Energy efficiency can improve people’s lives.

By reducing emissions and air pollutants, energy efficiency can deliver major public health benefits—such as avoided respiratory and cardiovascular illnesses, and avoided premature deaths—each year. Energy efficiency can also lower home energy costs, improve home comfort, increase grid reliability and resilience to weather disasters, and reduce the need for individuals to forego other necessities in order to pay their energy bills.

Energy efficiency is key to achieving tomorrow’s objectives.

Whether we’re seeking to boost economic productivity, improve air quality or meet climate-related emissions reductions objectives, energy efficiency is a foundational tool to achieve these goals. Just as our progress to date has relied on extensive policy and programmatic support, ensuring we take full advantage of tomorrow’s energy efficiency will require sustained commitment to use our energy well.

Recent Major Developments:

Infrastructure Investment and Jobs Act (IIJA)

The IIJA was enacted November 15th, 2021, as a $1.2 trillion-dollar bipartisan spending package that included funding for transportation, broadband, utilities, and other kinds of infrastructure projects. Several of the programs funded by the IIJA are intended to deal with climate change, either through reducing emissions, or improving infrastructure resilience. This landmark legislation includes $7.5 billion for electric vehicle chargers, $6.4 billion for transportation carbon reduction programs, $3.5 billion for the low-income Weatherization Assistance Program, $3 billion for the Smart Grid Investment Matching Grant Program, more than $1 billion for building energy codes implementation and building retrofits, and more than $1 billion for industrial efficiency and emissions reductions.

Inflation Reduction Act (IRA)

The Inflation Reduction Act was signed into law August 16th, 2022. The bill, which was passed through budget reconciliation, included $369 billion in spending programs, mainly intended to address climate change and other environmental concerns. With that in mind, the IRA has tens of billions of dollars explicitly for energy efficiency programs. Included in the law is an expansion of the 25C, 45L, and 179D energy efficiency tax credits; $9 billion for home energy retrofits and electrification; $1 billion in grants to strengthen building energy codes; more than $3 billion for low-carbon materials and sustainable technologies in federal buildings; $6 billion to industry for innovative decarbonization technologies; new and expanded electric vehicle tax credits; $3 billion to support affordable transportation access; $27 billion for a greenhouse gas reduction fund including for green banks; over $40 billion in authority for the DOE’s loan program; and many other programs.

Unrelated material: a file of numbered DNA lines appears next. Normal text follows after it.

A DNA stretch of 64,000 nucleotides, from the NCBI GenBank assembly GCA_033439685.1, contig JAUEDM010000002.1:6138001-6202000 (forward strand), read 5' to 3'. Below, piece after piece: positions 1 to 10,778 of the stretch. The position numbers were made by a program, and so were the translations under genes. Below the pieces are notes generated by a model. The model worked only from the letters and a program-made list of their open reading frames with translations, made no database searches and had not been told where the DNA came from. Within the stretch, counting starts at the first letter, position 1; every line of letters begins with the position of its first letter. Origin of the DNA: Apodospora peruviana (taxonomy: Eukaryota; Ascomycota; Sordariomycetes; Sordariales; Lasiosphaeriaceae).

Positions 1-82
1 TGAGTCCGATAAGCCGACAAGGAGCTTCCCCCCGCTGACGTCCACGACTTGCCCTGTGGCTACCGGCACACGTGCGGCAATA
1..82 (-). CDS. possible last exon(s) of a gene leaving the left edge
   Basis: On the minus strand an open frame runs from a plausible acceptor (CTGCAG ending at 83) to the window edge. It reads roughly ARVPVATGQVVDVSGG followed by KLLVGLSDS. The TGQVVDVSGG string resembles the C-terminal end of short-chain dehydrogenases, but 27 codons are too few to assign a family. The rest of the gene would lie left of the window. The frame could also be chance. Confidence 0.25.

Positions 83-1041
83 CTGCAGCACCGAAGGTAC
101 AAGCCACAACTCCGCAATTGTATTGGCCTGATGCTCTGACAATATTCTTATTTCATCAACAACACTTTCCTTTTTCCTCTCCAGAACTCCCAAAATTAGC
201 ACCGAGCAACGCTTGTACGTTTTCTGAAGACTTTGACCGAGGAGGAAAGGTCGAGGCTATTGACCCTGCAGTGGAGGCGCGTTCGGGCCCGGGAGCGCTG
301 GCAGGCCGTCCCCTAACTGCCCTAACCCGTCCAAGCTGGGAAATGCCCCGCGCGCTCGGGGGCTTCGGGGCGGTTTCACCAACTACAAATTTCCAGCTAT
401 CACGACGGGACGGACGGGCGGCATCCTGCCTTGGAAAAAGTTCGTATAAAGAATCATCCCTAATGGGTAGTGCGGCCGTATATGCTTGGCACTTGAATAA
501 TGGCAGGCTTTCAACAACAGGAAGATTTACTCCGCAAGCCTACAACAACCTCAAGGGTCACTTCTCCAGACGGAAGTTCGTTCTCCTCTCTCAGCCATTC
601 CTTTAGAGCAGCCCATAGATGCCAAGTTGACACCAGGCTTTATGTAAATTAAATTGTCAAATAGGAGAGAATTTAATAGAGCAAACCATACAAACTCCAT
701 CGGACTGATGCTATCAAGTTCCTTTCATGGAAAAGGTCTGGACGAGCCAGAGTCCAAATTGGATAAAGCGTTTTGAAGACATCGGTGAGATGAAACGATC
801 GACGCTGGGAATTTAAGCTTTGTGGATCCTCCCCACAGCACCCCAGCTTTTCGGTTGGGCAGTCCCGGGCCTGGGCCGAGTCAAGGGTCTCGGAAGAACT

Covid-19’s Impact on Energy Use and Efficiency

Covid-19 caused people across the United States to use less energy temporarily. From coast to coast, people who were accustomed to long commutes and working in an office suddenly found themselves working from home with no commute at all. This, along with a warm winter and reduced industrial output, resulted in a 7.4% drop in American energy consumption in 2020. U.S. emissions also declined by 11% during that same year. Working from home can increase transportation system efficiency, but an economic crash is neither efficient nor sustainable. And in fact, those trends were mostly short lived as we saw U.S. energy consumption rise by 5.3% in 2021. That said, in 2021, energy productivity improved by 0.4%, meaning the economy still grew slightly faster than energy use. 1


Backgrounder: U.S. Energy Consumption in Context


In 2019, the U.S. constituted roughly 4% of worldwide population 2, and:

  • Produced 24% of global GDP 3
  • Accounted for about 17% of worldwide energy demand 4
  • Produced 12% of worldwide greenhouse gas emissions 5